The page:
Copyright 2022, Santa Max Experience, LLC.
It is who I am. As a result of my environment as a young boy, the example of denying oneself for others which was lived out by my parents, missions and humanitarian work is who I am today!
My life and my world as a country boy radically changed when I turned 10. I grew up in tobacco and cotton country, in the rural Piedmont area of NC. In that early childhood I spent much of my time with friends fishing in a nearby creek, hunting salamanders, frogs, turtles, lizards, and snakes. Life was good.
I was raised by my blind great aunt who told me Bible stories, or read them from her braille Bible, which consisted of many large books. The other person who cooked my meals and watched over me was “Catie Bell”, a housekeeper whom I mimicked spitting colored spit (too young to understand dipping snuff) by dipping cocoa powder. Those two shared the task of raising me while my dad was away for work much of the time, and mom ran her own business. But life as I knew it was about to take a turn. In one year, my aunt slipped, fell and broke her hip, and shortly after passed away. I was devastated. My parents sold our home to move closer to the town where they both worked. We had not lived in the new location a year when my dad resigned as VP of the manufacturing company. At the same time, mom, an independent business woman (ahead of her time) sold her successful Singer franchise and fabric shop business, and “answered the call” to become missionaries to Hong Kong.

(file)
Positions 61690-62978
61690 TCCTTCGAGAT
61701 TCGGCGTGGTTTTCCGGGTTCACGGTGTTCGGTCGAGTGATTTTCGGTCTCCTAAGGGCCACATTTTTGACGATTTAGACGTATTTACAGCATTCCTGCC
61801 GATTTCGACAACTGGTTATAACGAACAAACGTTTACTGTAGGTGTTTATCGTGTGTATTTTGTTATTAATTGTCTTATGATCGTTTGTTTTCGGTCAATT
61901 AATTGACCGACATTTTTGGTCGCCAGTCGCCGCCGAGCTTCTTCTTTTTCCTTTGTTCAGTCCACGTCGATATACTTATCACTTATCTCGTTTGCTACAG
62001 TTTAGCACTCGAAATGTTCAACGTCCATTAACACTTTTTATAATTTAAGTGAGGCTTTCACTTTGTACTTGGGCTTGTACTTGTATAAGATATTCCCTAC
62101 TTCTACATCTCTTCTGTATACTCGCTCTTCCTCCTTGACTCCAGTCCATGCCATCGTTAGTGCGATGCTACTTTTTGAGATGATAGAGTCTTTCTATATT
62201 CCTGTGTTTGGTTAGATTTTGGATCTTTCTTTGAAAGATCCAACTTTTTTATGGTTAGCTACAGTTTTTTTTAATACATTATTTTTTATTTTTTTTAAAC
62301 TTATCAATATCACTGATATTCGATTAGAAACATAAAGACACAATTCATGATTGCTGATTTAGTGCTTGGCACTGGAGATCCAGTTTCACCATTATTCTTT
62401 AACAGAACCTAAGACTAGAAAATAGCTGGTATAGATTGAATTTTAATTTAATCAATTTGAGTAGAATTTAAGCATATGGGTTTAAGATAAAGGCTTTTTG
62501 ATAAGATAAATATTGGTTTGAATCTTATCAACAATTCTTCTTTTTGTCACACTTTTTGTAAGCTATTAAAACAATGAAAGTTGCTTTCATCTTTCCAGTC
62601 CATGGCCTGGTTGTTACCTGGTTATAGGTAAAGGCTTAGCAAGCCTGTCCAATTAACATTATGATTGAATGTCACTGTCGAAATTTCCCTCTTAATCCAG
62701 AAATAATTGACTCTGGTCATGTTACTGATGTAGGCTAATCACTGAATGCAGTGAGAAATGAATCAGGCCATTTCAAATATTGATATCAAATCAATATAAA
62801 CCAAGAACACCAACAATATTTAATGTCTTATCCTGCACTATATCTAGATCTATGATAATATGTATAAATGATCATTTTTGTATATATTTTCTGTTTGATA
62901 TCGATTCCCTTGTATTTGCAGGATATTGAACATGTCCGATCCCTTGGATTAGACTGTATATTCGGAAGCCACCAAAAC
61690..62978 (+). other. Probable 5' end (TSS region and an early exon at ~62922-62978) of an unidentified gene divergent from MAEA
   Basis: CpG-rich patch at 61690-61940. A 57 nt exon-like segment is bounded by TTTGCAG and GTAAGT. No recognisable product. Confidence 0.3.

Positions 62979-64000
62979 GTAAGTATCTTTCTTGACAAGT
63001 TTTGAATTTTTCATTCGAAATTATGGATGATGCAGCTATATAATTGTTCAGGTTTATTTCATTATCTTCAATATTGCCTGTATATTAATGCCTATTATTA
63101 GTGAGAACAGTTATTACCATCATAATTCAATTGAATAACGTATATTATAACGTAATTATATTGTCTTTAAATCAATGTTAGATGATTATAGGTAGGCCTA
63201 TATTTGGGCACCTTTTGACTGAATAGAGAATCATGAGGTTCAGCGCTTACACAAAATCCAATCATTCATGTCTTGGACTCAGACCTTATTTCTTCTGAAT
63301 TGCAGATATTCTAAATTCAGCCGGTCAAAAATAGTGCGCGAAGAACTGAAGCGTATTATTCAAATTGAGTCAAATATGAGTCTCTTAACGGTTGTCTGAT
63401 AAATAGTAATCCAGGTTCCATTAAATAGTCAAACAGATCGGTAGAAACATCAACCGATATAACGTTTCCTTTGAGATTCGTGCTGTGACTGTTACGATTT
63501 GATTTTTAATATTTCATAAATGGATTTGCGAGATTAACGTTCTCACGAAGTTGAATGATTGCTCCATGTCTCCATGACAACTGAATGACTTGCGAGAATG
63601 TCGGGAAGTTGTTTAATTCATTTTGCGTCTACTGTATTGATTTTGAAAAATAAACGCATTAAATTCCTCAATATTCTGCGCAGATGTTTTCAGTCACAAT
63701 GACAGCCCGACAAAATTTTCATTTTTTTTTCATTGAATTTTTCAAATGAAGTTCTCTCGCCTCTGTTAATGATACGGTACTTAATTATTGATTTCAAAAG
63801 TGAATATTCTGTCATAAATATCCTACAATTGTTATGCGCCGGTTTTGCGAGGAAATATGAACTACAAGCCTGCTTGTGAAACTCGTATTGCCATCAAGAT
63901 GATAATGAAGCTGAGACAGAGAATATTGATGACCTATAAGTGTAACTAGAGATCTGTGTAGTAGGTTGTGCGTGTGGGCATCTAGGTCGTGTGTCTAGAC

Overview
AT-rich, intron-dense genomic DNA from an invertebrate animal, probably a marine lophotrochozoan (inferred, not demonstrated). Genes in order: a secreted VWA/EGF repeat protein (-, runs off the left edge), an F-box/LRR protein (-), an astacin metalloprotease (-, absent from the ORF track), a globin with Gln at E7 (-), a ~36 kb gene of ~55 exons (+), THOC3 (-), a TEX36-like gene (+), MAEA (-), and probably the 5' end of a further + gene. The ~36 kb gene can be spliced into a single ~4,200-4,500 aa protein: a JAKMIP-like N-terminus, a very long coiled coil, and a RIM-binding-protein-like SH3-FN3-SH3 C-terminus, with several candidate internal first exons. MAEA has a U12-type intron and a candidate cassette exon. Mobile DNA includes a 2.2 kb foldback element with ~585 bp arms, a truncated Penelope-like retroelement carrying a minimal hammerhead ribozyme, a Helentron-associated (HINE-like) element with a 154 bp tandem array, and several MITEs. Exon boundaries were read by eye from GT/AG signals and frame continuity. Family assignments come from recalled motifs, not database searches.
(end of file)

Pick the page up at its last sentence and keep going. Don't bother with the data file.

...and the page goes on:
I was not happy about being a MK (missionary kid) and even more so after being there a few months. I did not understand the hatred these foreigners had for me, why I was in fights I did not want or start, why did even the English kids who looked like me were so cruel, because I was called a “Yank” and spoke with an accent. I did not understand that just minutes away from where I lived was a country suffering under the murderous Chairman Mao, the gang of Four, the Red Guards, and what they called the Cultural Revolution. It took me some time to figure out. I was spit on, kicked and once beaten literally unconscious because I was an American. I quickly learned the ways of the street and adapted by hanging out with a gang from Tsem Sha Tsui.
Within two years, my parents had lost all control of me. I hardly spoke to them, but did write them letters and tell them how much I hated them, God, and Hong Kong. They actually had no idea how dark my life had become, and that most of my friends were Kowloon gang members. I had no interest in anything but fighting, or most of all, returning to what I remembered as normal… home! I just wanted to die.